Sin is the world's most terrible reality. Yet, what we need to do is make people face this reality--make them realize that if they are not "born again," then the Bible says thery are "children of wrath." I have been at the bedside of a cancer stricken body. I have seen the remains of a man whose structure was infested by the dread of each of us--CANCER. I have also been in the death room with mothers and fathers brothers and sisters, and heard them weep bitterly for the passing of their loved ones. And yet, what we fail to realize is this: the soul of the man infected by sin is in even a more terrible state. Yes, sin is like a cancer. It gnaws at our homes, society, and civilization. It cripples and warps the man until he falls under it, doomed, condemned to a LOST ETERNITY.

Who among us today can reject the reality of sin? Oh yes, it's true, sin doesn't always present itself in an ugly manner. It can come to you decked in the most attractive and startling attire. We see sin active throughout the Bible. It caused Adam and Eve to deny God's commands. It caused the blood of Abel to call up from the ground to his brother Cain. It destroyed the first world and caused God to say, "It repenteth me that I have made man." Gen. 6:7. It demolished the cities of the Plain. It filled the Israelites with forty years of rebellion against God. Sin caused the reality of the Promised Land to fade from the eyes of Moses. And above all, it crucified YOUR Christ and MINE. On the basis of this, can anyone deny that sin is real?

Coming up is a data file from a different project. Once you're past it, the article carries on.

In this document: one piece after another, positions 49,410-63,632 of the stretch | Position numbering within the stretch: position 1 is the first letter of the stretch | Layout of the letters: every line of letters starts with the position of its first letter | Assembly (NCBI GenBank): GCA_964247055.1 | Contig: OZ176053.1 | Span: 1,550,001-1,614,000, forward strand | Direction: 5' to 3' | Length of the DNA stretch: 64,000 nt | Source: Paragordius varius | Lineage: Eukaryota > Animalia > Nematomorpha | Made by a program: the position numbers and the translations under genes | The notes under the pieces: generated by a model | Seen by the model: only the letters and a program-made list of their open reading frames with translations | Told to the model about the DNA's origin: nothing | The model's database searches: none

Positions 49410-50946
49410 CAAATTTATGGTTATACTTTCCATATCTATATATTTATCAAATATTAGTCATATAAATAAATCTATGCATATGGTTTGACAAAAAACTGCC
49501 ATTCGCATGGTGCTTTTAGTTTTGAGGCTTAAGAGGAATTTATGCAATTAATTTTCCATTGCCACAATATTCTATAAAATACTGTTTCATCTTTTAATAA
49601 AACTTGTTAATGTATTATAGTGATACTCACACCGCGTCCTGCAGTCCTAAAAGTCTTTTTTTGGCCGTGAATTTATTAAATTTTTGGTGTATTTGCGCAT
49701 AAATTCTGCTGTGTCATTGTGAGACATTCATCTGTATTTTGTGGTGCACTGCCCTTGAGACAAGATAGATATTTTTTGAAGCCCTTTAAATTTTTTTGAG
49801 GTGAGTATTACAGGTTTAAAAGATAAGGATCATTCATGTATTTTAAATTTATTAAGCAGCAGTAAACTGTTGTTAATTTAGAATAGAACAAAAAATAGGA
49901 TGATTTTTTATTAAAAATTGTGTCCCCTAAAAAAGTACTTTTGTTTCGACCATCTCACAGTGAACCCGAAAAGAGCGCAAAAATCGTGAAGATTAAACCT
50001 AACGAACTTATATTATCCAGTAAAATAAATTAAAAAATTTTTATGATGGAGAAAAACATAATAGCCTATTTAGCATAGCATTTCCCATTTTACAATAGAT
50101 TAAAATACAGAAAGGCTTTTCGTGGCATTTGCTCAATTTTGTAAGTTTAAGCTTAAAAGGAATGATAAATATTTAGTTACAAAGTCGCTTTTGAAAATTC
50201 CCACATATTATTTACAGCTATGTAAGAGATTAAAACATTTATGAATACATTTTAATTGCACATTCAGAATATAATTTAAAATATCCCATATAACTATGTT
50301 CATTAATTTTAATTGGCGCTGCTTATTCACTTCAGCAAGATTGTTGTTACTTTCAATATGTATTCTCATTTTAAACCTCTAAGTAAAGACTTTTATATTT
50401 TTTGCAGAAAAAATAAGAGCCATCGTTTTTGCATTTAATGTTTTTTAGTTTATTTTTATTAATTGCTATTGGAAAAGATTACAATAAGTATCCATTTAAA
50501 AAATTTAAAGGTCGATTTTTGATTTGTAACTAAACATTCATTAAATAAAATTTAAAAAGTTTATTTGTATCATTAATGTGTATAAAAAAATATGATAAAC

People generally have three conceptions of sin. First, we have the person who says that sin does not exist at all. To be truthful, I don't think he actually believes this. Do you mean to tell me that the Bible warns us against something which DOES NOT EXIST? And, to make the matter all the more important, are you asking me to make little of the sacrifice which the Son of God made at Calvary? To say there is no sin is to say that Jesus died in vain and that His whole ordeal was imaginary.